Los Angeles Angels outfielder Taylor Ward has had a brutal season thus far. His numbers are down across the board, and he just hasn't looked anything close to the player he was last season. Ward hasn't been hitting the ball as hard, and it felt like he hasn't been as disciplined at the plate.
The numbers back this up. After ranking in the 93rd percentile in chase rate last season, he's in the 52nd percentile this season according to baseball savant. His contact rates are all lower this season than last. Heading into the St. Louis series, Ward was slashing .208/.320/.311 with three home runs and 10 RBI in 29 games and 106 at-bats. He was walking a decent amount, but that's about it. And even then, the walks mostly came at the beginning of the month of April.
For the Angels to get through this tough month of May and the rest of the season, they need Taylor Ward to be 2022 Taylor Ward. They need him to be the all-star-caliber player he was last season. After a month-long slump, Ward finally showed signs of breaking out of it in St. Louis.
LA Angels outfielder has monster series in St. Louis, helps team complete sweep
In the three games the Halos played in St. Louis, Ward had six hits in 12 at-bats with a home run and four RBI. His average climbed from .208 to .237, and his OPS rose from .631 to .698. All from three games. Those numbers are obviously great, but Ward could've been even better if he had batted-ball luck.
In the first game of the series, Ward had one hit in four at-bats. That one hit left the ballpark. He struck out once, but the other balls he put in play were clocked at 103.1 mph and 92.2 mph.
In the second game, Ward had two hits in four at-bats. Both of his hits were singles, at 102.6 mph and 97.4 mph respectively. He struck out once, but the other ball he put in play was clocked at 94.2 mph.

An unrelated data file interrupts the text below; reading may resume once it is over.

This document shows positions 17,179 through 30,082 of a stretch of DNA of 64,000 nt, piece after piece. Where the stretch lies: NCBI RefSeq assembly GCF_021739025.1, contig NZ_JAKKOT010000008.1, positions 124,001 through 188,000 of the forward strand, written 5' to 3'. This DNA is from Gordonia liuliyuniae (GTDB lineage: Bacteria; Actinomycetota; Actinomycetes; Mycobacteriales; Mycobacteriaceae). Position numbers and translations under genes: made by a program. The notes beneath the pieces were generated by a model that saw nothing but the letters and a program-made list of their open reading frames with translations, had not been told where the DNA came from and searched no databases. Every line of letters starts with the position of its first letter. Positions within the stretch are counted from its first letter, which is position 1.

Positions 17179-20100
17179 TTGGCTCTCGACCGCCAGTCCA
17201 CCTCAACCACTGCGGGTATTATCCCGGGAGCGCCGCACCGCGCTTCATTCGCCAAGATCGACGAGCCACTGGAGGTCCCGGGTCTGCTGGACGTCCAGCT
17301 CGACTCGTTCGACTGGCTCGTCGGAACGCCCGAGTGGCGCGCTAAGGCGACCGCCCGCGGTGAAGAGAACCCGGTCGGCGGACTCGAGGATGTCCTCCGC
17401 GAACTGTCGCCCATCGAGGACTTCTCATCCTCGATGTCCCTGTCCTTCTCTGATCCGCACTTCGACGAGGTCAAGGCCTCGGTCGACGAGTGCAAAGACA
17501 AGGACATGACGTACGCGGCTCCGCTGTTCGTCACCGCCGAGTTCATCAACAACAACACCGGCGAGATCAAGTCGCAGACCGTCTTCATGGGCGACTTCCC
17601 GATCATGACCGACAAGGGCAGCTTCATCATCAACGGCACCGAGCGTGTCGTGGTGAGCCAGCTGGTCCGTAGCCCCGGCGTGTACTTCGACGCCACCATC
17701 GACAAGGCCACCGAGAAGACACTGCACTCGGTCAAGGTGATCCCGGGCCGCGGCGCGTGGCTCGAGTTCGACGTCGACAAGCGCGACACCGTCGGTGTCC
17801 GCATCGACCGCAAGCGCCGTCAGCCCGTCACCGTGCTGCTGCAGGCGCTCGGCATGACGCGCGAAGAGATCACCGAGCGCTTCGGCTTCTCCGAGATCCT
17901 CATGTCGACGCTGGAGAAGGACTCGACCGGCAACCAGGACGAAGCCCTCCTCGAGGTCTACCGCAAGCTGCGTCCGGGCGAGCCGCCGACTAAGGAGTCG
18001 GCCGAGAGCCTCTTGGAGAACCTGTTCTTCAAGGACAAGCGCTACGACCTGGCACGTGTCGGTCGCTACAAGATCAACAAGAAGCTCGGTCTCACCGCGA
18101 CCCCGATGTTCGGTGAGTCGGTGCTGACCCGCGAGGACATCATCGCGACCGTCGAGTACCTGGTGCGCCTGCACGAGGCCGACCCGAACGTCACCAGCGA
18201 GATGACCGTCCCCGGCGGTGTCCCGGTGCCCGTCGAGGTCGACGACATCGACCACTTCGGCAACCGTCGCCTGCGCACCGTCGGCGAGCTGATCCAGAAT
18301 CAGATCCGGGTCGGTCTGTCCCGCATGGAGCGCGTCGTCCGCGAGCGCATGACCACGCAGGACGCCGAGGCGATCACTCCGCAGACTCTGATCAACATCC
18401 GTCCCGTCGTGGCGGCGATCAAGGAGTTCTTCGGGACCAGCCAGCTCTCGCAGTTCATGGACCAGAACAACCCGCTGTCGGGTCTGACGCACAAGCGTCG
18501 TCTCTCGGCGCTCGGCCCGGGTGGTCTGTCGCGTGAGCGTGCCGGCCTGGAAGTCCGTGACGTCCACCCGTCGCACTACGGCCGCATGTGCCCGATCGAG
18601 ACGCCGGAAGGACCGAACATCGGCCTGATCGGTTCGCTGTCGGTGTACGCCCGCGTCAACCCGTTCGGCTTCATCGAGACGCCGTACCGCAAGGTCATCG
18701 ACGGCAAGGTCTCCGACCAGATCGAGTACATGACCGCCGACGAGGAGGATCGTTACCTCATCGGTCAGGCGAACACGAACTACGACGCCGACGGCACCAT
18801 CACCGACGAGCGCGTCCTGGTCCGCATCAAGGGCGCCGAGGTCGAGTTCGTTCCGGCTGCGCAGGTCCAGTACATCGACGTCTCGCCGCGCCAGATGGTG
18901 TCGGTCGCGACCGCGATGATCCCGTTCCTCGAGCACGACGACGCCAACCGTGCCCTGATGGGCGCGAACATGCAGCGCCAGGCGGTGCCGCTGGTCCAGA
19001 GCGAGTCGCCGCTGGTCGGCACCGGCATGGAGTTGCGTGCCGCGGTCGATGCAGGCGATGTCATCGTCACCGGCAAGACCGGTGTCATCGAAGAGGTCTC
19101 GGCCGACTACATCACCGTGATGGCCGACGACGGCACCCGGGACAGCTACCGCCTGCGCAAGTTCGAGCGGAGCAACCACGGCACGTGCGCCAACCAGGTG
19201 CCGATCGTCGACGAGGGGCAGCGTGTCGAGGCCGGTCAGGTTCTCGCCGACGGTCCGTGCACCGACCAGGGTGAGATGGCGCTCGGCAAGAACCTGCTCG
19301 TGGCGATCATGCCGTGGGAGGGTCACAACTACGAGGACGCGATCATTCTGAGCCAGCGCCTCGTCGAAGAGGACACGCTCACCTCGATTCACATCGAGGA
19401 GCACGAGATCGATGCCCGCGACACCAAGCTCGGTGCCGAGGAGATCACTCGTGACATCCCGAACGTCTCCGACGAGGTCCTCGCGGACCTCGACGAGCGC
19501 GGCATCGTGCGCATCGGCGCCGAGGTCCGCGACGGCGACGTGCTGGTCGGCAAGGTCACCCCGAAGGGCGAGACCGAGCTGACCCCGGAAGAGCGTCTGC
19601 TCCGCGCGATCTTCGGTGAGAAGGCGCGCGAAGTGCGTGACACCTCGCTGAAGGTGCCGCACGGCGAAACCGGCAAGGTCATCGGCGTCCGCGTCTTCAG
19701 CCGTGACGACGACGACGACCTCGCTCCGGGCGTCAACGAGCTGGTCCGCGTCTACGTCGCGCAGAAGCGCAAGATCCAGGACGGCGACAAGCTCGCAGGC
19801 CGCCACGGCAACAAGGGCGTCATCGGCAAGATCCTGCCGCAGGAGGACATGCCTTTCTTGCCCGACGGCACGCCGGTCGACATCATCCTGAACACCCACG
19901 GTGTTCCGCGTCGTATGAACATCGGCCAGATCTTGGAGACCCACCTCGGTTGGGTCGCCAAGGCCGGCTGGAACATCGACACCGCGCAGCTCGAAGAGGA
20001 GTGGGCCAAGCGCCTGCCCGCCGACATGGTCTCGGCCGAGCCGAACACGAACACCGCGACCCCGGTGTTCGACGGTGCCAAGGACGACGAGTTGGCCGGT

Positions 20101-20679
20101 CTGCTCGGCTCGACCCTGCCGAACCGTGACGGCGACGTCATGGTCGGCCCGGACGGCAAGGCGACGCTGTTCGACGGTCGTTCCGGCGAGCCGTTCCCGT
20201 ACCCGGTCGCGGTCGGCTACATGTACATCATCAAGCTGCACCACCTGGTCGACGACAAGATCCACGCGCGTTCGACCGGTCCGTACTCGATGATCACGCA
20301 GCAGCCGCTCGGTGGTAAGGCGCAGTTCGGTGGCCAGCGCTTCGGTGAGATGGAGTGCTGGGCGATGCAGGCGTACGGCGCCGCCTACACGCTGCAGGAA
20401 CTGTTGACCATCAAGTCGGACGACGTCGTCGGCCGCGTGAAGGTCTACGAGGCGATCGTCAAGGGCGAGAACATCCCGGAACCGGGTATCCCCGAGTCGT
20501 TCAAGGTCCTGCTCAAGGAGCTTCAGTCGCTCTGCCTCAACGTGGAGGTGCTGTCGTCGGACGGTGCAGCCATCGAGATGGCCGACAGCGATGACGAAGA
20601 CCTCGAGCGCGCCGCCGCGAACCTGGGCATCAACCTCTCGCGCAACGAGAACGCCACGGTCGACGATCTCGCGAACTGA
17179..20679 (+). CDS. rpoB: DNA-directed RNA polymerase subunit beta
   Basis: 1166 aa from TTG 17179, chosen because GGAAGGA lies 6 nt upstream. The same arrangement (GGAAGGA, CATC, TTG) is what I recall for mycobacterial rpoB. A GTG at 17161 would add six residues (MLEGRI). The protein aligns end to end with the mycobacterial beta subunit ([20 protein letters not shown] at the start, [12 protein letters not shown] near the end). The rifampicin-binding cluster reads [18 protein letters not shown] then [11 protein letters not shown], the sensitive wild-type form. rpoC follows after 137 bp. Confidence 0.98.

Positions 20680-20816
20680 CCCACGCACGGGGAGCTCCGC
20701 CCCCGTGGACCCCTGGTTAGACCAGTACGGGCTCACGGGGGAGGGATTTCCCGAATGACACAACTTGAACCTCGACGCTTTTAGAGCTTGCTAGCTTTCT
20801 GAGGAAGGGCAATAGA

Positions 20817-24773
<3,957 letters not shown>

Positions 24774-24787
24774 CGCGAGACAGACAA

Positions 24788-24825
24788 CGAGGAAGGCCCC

The final game saw Ward record three hits in four at-bats. He had two singles and a double. The exit velocities on those were 104.7, 100.7, and 99.9 mph. Ward grounded into a double play in which the ball went 103.9 mph off the bat, and the sacrifice fly he hit was at 94.8 mph.
Statcast defines a hard-hit ball at anything 95 mph or up. Ward's slowest hit ball in the three games was clocked at 92.2 mph. He only had two balls put in play that did not round up to 95 mph or higher. That, in 12 at-bats, is pretty absurd.
Ward was using the whole field and was hitting bullets all over the place. Facing the Cardinals pitching staff certainly helped, and I don't expect this kind of output from really anybody over an entire series, but the signs are certainly there that Ward is breaking out of his funk.
It's all about timing with Ward, and it looks like he's found his timing. Heading into a crucial homestand, the hope is Ward carries this success over.
The outfielder has found a home in the lower part of the lineup, and Ward shouldn't move while he's swinging a good bat. Zach Neto looks very comfortable in the leadoff spot, and Ward, when right, is more than capable hitting sixth and driving in runs like he did in this Cardinals series.